Wednesday, July 18, 2007

The Music of the Gears

I was wondering if I needed to comment on the images in the masthead of this blog at some point -- to comment on the obvious, to expand on the similarity of the physical work that goes into turning the starwheel on a press and turning the crank on a bicycle (never mind that some of us print with a wooden spoon). I was running this through my head as I wound around Lone Star Lake last weekend when I passed a family fishing from the bank of the lake – click-fzzzzz-plop-tick-tick-tick – the sound of the spincaster feeding out its line, the tackle hitting the surface of the lake and of the reel winding in a foot or two of line; like humming to the sound of your bike’s freehub whizzing away, as you back-peddle for the pleasure of doing so; like cranking out a print – a silent spinning effort that ends with a clunk. These manual activities have an aesthetic reward it seems, at least so long as spinning and gears are involved.

For several days I have been thinking about Paul Klee, especially his early etchings. I’m surprised that these few early works (Jungfrau im Baum; Held mit dem Flügeln; Komiker, etc.) did not land Klee in that hall of fame for eccentric printmakers, Leonard Baskin’s wonderful text, Five Addled Etchers.

Klee often signed his works with his initials and some combination of the city, date, number of the work in the year’s production and an ornamental flourish. A similarly inclined artist, Dirk Vellert, a sixteenth-century stained-glass window painter who worked in Antwerp and, almost on a whim, it seems, produced two dozen prints, also had an obsessive mode of signing his etchings with a monogram [D★V] and the day’s exact date. Vellert, however, did make it into Baskin’s small group of addled etchers. Monograms, those seemingly little bits of documentation, contribute far more than is generally acknowledged to the aesthetic whole. What would a diminutive Nothnagel etching be without it’s elegant “N” monogram? A Whistler without its butterfly monogram? A Franz von Stuck without its precise architectural lettering for title and signature? A Bellange without it’s elegant scrolly-rolly-polly cursive? A Cranach without escutcheaons and winged serpent? A Wiley without the circle-W brand?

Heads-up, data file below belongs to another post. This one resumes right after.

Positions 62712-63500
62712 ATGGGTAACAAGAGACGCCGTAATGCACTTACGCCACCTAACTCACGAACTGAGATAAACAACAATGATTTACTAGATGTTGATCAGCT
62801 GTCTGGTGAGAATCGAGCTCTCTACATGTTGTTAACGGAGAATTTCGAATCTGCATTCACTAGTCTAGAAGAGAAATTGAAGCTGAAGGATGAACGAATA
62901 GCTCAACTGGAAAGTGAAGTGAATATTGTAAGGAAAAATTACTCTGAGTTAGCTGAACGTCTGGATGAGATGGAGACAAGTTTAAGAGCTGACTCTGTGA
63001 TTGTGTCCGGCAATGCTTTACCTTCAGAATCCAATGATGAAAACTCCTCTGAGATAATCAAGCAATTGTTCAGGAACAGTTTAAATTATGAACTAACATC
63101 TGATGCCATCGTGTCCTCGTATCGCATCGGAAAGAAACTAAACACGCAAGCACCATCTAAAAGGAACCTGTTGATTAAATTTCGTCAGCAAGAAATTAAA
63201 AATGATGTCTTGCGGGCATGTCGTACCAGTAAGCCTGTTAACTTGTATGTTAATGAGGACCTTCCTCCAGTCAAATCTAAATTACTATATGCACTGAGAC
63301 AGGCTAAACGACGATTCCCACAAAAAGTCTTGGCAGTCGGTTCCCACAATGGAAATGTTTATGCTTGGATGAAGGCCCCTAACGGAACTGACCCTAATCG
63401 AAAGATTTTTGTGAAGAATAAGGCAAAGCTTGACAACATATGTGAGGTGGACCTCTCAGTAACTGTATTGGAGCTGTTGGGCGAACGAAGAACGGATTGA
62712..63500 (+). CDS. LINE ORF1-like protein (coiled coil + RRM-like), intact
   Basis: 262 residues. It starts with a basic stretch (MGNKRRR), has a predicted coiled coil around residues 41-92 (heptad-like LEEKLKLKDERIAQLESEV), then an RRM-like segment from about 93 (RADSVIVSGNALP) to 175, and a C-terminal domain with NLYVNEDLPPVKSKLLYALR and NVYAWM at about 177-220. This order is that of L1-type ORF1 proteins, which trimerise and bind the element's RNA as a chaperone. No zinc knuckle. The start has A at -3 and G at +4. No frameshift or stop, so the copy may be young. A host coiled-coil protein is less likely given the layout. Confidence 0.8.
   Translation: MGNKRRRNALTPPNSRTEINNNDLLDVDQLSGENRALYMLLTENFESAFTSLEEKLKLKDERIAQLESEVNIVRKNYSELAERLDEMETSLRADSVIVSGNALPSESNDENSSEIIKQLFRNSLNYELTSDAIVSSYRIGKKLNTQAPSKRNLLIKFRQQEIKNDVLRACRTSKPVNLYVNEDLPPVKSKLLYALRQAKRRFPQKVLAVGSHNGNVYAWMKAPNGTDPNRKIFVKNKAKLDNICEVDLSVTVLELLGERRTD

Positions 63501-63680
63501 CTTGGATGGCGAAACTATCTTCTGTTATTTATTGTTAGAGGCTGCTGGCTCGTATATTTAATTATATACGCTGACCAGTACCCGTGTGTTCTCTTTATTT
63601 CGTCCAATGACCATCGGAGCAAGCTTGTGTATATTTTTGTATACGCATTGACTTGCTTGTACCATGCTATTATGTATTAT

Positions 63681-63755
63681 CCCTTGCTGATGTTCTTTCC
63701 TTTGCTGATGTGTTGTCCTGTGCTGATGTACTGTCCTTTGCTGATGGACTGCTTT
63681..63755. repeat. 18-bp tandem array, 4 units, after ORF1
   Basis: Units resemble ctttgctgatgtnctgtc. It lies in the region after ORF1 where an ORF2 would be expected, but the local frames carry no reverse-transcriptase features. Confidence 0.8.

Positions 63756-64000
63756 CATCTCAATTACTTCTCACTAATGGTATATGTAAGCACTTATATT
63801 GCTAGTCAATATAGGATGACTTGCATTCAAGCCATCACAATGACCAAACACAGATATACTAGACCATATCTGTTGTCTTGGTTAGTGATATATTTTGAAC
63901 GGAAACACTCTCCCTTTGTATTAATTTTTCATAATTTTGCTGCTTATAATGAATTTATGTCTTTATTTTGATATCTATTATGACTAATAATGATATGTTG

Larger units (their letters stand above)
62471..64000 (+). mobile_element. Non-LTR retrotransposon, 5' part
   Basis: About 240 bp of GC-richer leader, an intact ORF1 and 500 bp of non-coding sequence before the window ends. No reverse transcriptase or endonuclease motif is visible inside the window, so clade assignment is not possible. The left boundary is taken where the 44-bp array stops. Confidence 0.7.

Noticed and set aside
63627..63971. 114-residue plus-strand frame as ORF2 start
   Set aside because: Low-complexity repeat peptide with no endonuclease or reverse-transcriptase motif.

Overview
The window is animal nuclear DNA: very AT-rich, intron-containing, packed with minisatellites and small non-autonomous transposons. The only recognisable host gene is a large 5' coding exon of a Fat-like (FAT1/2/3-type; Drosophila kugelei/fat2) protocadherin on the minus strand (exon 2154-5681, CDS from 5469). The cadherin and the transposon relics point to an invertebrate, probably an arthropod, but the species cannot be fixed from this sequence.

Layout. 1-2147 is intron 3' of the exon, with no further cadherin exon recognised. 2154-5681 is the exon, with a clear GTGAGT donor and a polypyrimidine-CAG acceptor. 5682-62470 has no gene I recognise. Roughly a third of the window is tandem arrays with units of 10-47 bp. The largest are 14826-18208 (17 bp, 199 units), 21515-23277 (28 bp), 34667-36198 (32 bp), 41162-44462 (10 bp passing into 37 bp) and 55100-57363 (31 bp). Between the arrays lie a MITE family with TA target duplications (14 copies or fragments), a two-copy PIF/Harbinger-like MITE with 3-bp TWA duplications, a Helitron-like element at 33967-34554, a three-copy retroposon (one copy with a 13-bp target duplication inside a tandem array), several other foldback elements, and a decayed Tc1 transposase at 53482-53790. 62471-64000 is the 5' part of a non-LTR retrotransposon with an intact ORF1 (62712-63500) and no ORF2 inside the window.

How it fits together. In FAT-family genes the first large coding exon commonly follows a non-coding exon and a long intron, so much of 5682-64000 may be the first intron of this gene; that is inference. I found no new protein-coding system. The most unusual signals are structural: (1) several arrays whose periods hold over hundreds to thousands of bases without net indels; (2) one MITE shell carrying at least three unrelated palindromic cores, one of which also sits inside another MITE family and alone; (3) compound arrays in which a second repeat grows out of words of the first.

As for the task of closing the gap between the "music of the gears" and the issue of monograms (that ooze pictorial fantasy from a safe vantage point, that of being anchored in a shred of language), I can only say that, in the case of Nothnagel, the vertical form under the “N” is a nail (a Nagel), forming a rebus for artist’s name, which is a very satisfying click-fzzzzz-plop-tick-tick-tick sort of thing.

Sunday, July 8, 2007

The Peaceful Cow

Returning from the junction of Colorado and Thomas roads in Franklin County I stopped at Pleasant Hill Cemetery for a brief rest and befriended a cow who, with three calves, had also made her way into the trees for a bit of shade. She was eating leaves from a scraggly Osage Orange, gingerly pulling the leaves from the thorny branches. I decided to call her Sadie Mae and scratched her head, which was probably a useless gesture since hedge thorns and barbed wire didn’t seem to make much of an impression on her, though she did take the opportunity to carefully sniff my arm.

Sadie Mae is the kind of peaceful cow who has inspired vegetarianism in many cultures through the ages. I felt a pang of guilt for having suggested to her that humans were friendly companions, especially in front of the calves, who had decided I was dangerous until Sadie Mae walked over to demonstrate how benign the human is.